Ancillary features of the combination include guide flanges with chamfered edges for compensating rotational misalignment and a plurality of actuator/attenuator units for extending one of the interface rings and for shock absorption upon contact.
The details of a preferred embodiment of the novel concepts are hereinafter described.
FIG. 1 is a pictorial of a partially assembled space station employing the invention as the inter-module connections.
FIG. 2 is a pictorial illustrating the assemblies associated with approaching modules to be docked (berthed) and affixed together as contemplated in FIG. 1.
FIG. 3 is a more detailed pictorial of the assembly containing the cable and pulley arrangement and other features according to the invention.
FIG. 4 illustrates the extension of one of the interface rings to berthing engagement with the interface ring of the assembly of FIG. 3.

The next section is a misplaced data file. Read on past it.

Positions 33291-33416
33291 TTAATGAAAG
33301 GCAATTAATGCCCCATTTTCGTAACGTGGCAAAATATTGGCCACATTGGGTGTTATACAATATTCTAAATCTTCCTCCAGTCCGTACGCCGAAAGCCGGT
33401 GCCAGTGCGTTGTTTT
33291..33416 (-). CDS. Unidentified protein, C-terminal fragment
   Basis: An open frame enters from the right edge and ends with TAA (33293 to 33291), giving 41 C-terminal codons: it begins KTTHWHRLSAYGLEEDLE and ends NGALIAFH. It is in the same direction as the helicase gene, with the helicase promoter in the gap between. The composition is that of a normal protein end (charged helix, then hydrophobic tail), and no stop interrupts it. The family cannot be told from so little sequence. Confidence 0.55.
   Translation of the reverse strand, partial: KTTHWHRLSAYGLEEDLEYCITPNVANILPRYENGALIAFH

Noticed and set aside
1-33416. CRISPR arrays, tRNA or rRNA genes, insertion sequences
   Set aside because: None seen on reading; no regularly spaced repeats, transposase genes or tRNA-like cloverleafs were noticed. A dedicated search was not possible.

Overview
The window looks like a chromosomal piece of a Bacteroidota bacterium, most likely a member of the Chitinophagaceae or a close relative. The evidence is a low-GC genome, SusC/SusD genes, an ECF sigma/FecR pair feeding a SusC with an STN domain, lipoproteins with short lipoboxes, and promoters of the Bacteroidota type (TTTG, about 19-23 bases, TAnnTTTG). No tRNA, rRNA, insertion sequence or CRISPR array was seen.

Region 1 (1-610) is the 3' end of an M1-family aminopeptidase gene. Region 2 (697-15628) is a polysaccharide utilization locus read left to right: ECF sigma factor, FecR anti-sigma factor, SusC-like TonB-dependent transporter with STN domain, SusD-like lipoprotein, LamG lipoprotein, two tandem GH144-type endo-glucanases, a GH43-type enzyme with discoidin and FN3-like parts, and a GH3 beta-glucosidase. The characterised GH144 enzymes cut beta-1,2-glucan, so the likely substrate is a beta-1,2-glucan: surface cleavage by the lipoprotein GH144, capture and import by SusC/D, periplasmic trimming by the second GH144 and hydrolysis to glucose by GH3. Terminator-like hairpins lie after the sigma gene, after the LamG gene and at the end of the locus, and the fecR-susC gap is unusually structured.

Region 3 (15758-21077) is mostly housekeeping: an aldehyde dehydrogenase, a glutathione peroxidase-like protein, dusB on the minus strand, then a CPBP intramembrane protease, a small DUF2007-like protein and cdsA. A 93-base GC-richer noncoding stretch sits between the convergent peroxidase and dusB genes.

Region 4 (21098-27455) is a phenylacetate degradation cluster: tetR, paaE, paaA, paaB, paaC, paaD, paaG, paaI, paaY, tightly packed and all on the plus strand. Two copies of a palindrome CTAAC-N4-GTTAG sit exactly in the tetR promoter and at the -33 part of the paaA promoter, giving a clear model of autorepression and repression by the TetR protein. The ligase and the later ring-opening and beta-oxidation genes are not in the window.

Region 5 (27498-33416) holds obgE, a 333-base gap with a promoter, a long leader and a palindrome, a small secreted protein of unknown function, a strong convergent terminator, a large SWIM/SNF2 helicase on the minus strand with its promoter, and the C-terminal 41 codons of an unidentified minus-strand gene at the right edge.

FIG. 5 is cross-sectional detail as identified from FIG. 2 showing the bellows, pulley and cable and a typical locking hook in detail.
Referring now to FIG. 1, a partially assembled, manned, space station 10 is illustrated showing typical assembly interface apparatus 11 and 12. The individual module 13 and nodes 14 and 15 of the FIG. 1 arrangement are thus secured together individually as they are delivered into orbit by a space vehicle such as the socalled "shuttle" which is now well known in the extra terrestial vehicle art. As indicated hereinbefore, the air-tight passage thus formed between nodes and modules permits crew traverse among the assembled modules.
In FIG. 2, a detailed pictorial drawing illustrates the two major assemblies 16 and 17, each of which is to be understood to be mounted onto a selected one of the two modules or nodes to be docked and secured to each other, such as nodes 14 and 15, for example, shown in FIG. 1.